Wanted for GenocideIn Sociology 406A, we study genocide as an emerging area of concern for criminologists and sociologists of law.  In Part One, we shall ask what resources criminologists have to make sense of genocide and mass violence, and consider what we can learn from studies outside of our field.  Over several weeks, we will explore the context and experience of victims, structural conditions that provide conditions of gencode, vocabularies and ideologies that isolate and dehumanize victims and normalize killing for the perpetrators, and theories about bystanders, who know about atrocity but fail to prevent it from occurring.

In Part Two, we’ll turn our attention to organized responses to mass violence, asking what these activities teach us about the power and limits of law, the meaning of justice, approaches and strategies of social control, and the possibilities for the healing and prevention of future occurrences.  Starting with the trials of the Holocaust, we’ll study how intellectuals confronted the logic of the Nazi death camps and their implications for our understanding of humanity, considerations of German guilt and world complicity, the limitations of law as a vehicle for dispensing justice and reconstructing meaning, and the development of the legal category of “crimes against humanity.”  We'll then turn to consider the development of the International Criminal Tribunal as a social movement.  Finally, we’ll consider responses that attempt to transform or replace traditional legal approaches, such as truth commissions and grassroots transnational women’s movements that attempt to transform conflict based on national identity with gendered solidarity.  The course will conclude by our reading a major new study on how criminology can be used to understand the ongoing genocide in the Darfur region of Sudan.

The events we shall be discussing are chilling, horrific, and difficult to confront, but our consistent emphasis will be on the ways in which those who lived them have passed through, attempting to rebuild their lives and reconstruct meaning without forgetting, or repeating, the past.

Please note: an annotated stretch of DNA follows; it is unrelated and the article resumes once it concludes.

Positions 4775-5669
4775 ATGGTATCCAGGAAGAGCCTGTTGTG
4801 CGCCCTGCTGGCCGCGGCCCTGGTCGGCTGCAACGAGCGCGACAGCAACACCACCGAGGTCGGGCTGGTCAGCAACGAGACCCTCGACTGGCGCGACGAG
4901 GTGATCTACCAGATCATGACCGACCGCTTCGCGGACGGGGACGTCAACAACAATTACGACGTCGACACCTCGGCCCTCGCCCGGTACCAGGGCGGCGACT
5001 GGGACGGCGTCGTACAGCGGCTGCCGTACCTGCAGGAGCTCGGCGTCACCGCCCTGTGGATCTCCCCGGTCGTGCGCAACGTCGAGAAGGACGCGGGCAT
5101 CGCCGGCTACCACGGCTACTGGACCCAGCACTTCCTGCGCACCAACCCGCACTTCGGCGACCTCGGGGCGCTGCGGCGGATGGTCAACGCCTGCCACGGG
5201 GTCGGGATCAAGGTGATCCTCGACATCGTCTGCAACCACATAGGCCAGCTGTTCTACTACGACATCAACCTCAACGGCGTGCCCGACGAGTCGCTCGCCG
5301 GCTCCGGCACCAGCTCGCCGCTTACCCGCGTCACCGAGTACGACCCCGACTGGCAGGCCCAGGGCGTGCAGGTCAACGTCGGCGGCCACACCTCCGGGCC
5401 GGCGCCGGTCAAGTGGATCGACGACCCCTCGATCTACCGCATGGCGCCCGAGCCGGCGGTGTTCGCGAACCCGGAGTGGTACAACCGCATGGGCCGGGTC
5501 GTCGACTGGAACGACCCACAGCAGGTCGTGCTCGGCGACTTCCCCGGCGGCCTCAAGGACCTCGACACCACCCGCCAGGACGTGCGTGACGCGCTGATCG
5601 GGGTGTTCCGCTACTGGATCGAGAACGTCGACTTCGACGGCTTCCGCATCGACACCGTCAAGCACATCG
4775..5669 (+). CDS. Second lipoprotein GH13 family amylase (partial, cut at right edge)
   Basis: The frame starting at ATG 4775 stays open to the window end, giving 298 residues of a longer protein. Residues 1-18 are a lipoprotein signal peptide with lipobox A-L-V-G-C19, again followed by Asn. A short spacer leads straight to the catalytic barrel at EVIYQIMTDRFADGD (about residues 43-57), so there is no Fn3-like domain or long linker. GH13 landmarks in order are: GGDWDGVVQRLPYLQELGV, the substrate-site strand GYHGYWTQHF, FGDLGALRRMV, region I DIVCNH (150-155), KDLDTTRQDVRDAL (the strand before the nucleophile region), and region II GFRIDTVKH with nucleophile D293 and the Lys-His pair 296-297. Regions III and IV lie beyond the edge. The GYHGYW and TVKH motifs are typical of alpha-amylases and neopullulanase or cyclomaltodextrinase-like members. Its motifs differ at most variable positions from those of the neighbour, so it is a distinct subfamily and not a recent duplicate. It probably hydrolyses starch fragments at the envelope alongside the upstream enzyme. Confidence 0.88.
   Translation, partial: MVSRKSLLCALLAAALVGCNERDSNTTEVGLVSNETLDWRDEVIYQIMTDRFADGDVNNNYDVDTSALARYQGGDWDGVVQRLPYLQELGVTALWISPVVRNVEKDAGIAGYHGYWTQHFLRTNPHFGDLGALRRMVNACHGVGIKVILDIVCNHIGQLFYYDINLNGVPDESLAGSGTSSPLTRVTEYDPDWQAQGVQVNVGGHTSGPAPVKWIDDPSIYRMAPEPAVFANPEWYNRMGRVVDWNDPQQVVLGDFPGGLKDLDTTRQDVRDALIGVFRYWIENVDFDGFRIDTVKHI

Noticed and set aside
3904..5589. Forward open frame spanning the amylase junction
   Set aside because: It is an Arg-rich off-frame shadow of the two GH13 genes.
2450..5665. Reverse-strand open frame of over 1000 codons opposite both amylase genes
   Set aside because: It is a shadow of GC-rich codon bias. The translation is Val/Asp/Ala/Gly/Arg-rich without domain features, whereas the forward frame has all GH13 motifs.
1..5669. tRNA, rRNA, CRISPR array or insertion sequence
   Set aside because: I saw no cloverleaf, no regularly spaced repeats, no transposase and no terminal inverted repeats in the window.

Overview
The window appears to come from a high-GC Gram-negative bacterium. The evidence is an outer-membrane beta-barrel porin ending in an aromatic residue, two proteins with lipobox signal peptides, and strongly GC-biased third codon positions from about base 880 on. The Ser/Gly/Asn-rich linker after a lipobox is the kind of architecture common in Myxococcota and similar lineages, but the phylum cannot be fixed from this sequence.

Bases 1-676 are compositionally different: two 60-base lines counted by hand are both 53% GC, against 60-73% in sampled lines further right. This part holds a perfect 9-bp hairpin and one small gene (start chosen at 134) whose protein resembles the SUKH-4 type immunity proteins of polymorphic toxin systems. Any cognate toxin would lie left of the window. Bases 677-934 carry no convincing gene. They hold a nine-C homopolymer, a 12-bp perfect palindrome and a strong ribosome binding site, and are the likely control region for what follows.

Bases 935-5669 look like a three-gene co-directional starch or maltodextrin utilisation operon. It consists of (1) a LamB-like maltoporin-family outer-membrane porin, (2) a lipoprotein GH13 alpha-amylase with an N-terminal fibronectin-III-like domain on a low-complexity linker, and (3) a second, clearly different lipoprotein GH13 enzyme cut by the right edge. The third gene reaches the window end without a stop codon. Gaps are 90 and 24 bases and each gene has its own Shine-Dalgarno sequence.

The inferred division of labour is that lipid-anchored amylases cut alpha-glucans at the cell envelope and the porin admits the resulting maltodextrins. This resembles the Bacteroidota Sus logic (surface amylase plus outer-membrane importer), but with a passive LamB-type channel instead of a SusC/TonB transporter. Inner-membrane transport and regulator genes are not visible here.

Sociology 603

Know CrimeSociology 603 is the core graduate level seminar in criminology and deviance.  Using a sociological perspective, we will explore the varied ways in which Western scientists approach crime, law, and deviance, and how their theories and findings are influenced and employed by other actors.  The course is designed to give you a rich understanding of criminology and to provide a solid foundation for your M.A. comprehensive examinations or thesis work in the areas of crime, law, and justice.  By the quarter’s end, we will have explored:

  • The central theories scientists have developed to understand criminal and deviant behaviors and the social response to crime;
  • What different methodological approaches and data sources tell us about the distribution of crime and deviance in the U.S., and how to use and evaluate these different sources;
  • How scientific understandings about crime and deviance are inherently bound up with other cultural, organizational, social, and political practices;
  • The significant ethical challenges and responsibilities of engaging in a science whose products have such weighty implications for the lives of real individuals.

The course is organized chronologically, tracing the historical development of scientific ideas about crime, law, and deviance since the eighteenth century, but our feet will always be in the present: exploring how these theories continue to inspire and animate contemporary discussions and investigations, and ways in which cutting-edge theoretical approaches to gender, race, class, and culture might add to and enrich these understandings.